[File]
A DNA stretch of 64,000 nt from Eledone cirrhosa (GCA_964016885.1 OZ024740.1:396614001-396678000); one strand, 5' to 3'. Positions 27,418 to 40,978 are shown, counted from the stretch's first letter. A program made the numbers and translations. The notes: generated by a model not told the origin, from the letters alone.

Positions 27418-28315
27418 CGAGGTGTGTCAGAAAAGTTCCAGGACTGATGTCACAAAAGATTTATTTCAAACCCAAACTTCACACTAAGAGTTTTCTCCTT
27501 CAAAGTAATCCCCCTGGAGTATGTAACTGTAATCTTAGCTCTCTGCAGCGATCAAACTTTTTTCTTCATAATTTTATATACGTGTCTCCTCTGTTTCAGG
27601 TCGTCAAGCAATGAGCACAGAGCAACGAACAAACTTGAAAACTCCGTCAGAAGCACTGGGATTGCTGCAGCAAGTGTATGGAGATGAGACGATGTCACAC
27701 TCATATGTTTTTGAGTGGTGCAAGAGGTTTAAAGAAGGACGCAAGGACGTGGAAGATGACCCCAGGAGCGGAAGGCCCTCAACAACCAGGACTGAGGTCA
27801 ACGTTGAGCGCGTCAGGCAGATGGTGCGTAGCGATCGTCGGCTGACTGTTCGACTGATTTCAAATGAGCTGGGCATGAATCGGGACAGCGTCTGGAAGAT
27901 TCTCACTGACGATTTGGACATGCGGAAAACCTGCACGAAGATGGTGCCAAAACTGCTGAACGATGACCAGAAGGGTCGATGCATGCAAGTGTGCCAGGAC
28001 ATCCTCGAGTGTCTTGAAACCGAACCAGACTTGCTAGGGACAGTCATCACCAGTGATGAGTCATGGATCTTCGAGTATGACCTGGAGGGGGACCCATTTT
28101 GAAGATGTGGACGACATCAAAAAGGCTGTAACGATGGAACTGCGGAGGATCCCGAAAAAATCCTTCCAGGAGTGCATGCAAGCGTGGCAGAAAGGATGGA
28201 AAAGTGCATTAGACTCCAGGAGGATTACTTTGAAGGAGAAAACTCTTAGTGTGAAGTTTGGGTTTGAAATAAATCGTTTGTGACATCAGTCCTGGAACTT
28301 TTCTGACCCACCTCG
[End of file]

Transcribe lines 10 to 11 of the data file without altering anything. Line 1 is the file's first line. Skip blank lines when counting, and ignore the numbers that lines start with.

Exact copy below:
28101 GAAGATGTGGACGACATCAAAAAGGCTGTAACGATGGAACTGCGGAGGATCCCGAAAAAATCCTTCCAGGAGTGCATGCAAGCGTGGCAGAAAGGATGGA
28201 AAAGTGCATTAGACTCCAGGAGGATTACTTTGAAGGAGAAAACTCTTAGTGTGAAGTTTGGGTTTGAAATAAATCGTTTGTGACATCAGTCCTGGAACTT